Disney will race-swap him, of course.
And make him a golfer?
With a cute animal companion.
At his last “wellness examination,” the examiner told my dad that she was going to give him three words at the beginning and wanted him to give them the same three words back at the end.
“The three words are ‘book’, ‘flag’, and ‘tree.'”
“What a coincidence,” Dad said. “Those are the same three words they gave me last year.”
If you wonder how on earth anybody could be that athletic, he comes from an athletic family.
His father played football at Virginia Tech, and his mother was a cheerleader there. His uncle played Major League baseball. His sister is the leading goal scorer in Virginia High School history, and played soccer at Florida State and Tennessee.
So he got some athletic genes, no question.
But he also knows how to work, obviously.
It’s terrific that he applied himself to building on his gifts.
Wow, I’m not even a sports fan, but I watched both videos to the end. He might even turn me into a basketball fan! There’s actual beauty in the way he plays, which even I can appreciate.
This kid may make me a basketball fan again.
I was in grad school at NC State when Spud Webb played for our team. He was only 5’6″ (officially listed as 5’7″), but won the NBA Slam Dunk Contest one year:
Mac’s theme music should be Wild Cherry’s Play That Funky Music . . .
That was awesome! Unbelievable!
Yes, but his arms were 4′ long. ;-)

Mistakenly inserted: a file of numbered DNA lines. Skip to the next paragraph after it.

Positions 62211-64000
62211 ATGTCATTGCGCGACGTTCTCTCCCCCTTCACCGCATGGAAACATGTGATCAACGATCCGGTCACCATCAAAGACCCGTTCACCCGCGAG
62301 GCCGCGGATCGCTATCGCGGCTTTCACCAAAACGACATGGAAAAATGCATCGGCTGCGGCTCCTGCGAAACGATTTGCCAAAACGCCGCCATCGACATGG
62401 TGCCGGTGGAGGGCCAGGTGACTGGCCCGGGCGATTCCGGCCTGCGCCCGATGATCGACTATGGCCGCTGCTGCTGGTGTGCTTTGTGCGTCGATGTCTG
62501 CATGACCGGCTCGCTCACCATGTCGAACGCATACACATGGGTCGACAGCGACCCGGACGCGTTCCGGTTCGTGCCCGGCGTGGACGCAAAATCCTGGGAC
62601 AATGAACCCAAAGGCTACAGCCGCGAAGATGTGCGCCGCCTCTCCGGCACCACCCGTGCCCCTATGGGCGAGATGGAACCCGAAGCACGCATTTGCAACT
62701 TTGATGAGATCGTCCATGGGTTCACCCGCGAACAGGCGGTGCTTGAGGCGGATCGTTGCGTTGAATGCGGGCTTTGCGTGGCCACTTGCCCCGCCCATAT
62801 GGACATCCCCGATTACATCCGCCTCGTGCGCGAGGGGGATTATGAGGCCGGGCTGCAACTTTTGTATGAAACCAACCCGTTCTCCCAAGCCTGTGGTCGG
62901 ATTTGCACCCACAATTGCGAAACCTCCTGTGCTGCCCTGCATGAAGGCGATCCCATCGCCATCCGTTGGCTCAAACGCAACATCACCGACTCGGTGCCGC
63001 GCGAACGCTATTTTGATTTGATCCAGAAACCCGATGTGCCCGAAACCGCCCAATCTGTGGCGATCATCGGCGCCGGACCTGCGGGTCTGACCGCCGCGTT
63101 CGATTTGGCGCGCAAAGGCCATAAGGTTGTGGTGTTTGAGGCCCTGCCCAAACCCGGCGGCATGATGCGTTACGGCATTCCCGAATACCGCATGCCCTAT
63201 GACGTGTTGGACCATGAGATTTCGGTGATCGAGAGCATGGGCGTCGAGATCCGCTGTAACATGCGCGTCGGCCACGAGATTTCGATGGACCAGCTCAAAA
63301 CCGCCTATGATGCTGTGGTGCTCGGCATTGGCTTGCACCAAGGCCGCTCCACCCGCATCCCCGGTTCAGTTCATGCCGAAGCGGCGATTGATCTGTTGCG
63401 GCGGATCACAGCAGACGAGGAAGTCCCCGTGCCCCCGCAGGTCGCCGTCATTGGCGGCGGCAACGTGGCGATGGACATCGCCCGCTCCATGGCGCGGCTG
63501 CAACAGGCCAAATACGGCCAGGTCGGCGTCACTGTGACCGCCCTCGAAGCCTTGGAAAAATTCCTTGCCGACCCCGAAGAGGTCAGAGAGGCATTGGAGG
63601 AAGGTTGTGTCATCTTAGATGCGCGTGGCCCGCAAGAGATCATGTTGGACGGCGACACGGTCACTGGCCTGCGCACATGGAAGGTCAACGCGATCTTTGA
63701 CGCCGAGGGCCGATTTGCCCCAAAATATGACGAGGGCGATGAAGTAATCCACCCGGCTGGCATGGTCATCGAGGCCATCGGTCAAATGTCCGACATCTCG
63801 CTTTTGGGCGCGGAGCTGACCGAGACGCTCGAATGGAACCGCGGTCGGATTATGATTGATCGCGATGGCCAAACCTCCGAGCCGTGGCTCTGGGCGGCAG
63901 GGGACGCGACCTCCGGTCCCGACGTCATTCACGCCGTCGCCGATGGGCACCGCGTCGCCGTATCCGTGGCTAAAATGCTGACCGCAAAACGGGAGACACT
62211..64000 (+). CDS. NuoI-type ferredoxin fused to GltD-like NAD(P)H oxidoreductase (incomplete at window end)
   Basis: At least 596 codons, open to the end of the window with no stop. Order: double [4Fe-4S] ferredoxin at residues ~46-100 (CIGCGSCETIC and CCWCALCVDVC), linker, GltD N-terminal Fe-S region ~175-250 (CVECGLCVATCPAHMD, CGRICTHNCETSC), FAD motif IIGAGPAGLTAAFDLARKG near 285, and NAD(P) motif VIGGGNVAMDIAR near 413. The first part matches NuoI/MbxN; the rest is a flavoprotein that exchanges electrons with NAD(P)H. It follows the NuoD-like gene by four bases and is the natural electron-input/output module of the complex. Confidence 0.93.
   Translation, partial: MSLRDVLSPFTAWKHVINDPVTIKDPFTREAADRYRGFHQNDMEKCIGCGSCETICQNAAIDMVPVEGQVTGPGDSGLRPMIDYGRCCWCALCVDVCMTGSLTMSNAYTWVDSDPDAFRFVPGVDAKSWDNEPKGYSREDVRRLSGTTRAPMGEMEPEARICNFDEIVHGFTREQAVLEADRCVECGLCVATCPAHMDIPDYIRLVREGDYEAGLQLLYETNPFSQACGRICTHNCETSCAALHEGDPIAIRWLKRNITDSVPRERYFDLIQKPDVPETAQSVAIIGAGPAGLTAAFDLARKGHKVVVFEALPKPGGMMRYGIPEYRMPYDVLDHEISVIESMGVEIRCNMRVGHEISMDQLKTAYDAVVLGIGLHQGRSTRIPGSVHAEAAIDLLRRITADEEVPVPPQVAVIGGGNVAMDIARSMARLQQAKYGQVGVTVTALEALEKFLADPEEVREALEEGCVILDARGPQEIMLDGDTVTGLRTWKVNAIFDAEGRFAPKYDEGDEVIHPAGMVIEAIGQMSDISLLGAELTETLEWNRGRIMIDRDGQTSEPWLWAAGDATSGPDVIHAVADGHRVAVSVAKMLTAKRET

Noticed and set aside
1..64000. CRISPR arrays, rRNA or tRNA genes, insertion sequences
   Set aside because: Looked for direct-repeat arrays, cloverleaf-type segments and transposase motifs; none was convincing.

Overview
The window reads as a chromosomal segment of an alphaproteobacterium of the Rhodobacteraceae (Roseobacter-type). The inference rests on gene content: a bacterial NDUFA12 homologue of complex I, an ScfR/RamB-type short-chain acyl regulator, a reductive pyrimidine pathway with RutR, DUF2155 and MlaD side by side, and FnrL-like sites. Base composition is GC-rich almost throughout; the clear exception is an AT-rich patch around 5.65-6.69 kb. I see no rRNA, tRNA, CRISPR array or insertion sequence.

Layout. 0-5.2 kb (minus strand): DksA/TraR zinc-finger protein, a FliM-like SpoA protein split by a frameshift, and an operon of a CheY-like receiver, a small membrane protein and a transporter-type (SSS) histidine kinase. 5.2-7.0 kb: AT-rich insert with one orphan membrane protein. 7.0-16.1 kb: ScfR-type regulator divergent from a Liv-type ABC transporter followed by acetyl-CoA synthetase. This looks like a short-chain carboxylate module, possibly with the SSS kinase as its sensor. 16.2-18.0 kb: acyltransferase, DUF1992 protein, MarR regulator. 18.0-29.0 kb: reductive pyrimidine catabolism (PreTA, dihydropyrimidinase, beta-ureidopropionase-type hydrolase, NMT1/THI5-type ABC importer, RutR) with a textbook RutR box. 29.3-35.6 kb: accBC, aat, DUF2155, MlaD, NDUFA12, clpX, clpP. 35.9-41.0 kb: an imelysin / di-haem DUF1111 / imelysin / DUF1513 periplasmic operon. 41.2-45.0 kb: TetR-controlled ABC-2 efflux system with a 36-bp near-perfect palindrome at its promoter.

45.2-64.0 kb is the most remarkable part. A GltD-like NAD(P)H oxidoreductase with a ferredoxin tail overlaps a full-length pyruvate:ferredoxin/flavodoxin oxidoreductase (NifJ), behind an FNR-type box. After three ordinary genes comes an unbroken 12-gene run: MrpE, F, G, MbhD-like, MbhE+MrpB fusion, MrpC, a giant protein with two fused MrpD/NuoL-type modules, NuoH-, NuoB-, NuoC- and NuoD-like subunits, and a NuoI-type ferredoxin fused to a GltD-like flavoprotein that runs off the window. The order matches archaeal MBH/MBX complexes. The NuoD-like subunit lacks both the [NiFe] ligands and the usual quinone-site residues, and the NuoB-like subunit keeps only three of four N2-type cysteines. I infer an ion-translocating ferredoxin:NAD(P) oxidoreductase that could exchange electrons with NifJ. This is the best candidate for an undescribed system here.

He’s a true point guard – who can score. They are terrific to watch in college and one of the big reasons that college hoops is better than pro. Pro guards are basically 2 guards who bring the ball up the court so somebody can go 1 on 1. And that doesn’t even mean much when you have 7 footers bring the ball up court, then shoot a deep three. A point guard who understands the game plan and his teammates can literally cause his team to score.
I hope he can succeed in the pros.
The dunk contest was perfect for Mac because it showcased a skill that he has developed since high school. He may find a spot on someone’s bench, but, with all respect to the many positive comments here, it hasn’t happened yet and may well not.
So true Hoyacon. I got to enjoy a few outstanding point guards who played for my alma mater, but they had pretty limited pro careers. Got to be able to consistently drop pro three pointers (without getting it pushed back in your face.) Ultimately they struggle on the defensive end. As Muggsy Bogues and Spud Webb did in the “no zone defense” pro game. No surprise that players keep getting bigger. Magic Johnson was A freakishly tall (and gifted) point guard in his day at 6’7″. Pretty common now.
Mac is “listed at” 6 foot 2, but I’ve stood next to him, and I’m not even sure he’s 6 feet tall. Trying to defend guards who are 6 inches taller than him (and just as quick) will be tough.
NBA games are basically 3 point shooting contests now. He’s been trying to change from a slash & drive kamakazee to a catch & shoot bomber. He’s also improved his passing a lot.
But the college game obviously matched his skill set better.
On the other hand, I’ve given up betting against him…
I also doubt that he’s as tall as listed. Oddly enough, one of the issues that he faces is he’s getting “ old” in basketball terms. With players leaving early, teams are looking for 19-21 year olds as their developmental players.
Mugsy was a terror on the defensive end. He was so short nobody could see him and he got a lot of steals that way. Hard to post up because he was so low to the ground and got great leverage. He wasn’t a very good shooter but a great distributor. Played on some real good Charlotte teams with Alonzo Mourning and Larry Johnson. Played 10 years in the league and here’s a random stat. He had 39 career blocked shots. Imagine getting your shot swatted away by a 5’3 guy.
Magic was amazing. He could (and did) play any position on the court . . .
Maybe the coaches should watch Rudy . . .